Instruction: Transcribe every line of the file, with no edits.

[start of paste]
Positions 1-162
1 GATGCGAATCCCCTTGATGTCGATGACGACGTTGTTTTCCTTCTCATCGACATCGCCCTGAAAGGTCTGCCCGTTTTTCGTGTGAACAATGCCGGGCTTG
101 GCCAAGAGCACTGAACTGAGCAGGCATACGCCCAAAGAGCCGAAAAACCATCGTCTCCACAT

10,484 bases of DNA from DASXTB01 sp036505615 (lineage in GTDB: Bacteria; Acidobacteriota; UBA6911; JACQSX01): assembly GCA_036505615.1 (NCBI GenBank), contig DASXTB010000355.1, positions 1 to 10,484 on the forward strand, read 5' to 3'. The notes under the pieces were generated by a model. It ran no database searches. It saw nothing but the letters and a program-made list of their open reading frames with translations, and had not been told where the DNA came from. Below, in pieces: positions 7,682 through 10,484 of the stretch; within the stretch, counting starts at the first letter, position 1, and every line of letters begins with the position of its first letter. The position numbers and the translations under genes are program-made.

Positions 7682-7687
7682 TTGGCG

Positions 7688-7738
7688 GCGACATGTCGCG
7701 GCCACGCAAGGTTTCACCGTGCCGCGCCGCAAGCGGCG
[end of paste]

Positions 1-162
1 GATGCGAATCCCCTTGATGTCGATGACGACGTTGTTTTCCTTCTCATCGACATCGCCCTGAAAGGTCTGCCCGTTTTTCGTGTGAACAATGCCGGGCTTG
101 GCCAAGAGCACTGAACTGAGCAGGCATACGCCCAAAGAGCCGAAAAACCATCGTCTCCACAT

10,484 bases of DNA from DASXTB01 sp036505615 (lineage in GTDB: Bacteria; Acidobacteriota; UBA6911; JACQSX01): assembly GCA_036505615.1 (NCBI GenBank), contig DASXTB010000355.1, positions 1 to 10,484 on the forward strand, read 5' to 3'. The notes under the pieces were generated by a model. It ran no database searches. It saw nothing but the letters and a program-made list of their open reading frames with translations, and had not been told where the DNA came from. Below, in pieces: positions 7,682 through 10,484 of the stretch; within the stretch, counting starts at the first letter, position 1, and every line of letters begins with the position of its first letter. The position numbers and the translations under genes are program-made.

Positions 7682-7687
7682 TTGGCG

Positions 7688-7738
7688 GCGACATGTCGCG
7701 GCCACGCAAGGTTTCACCGTGCCGCGCCGCAAGCGGCG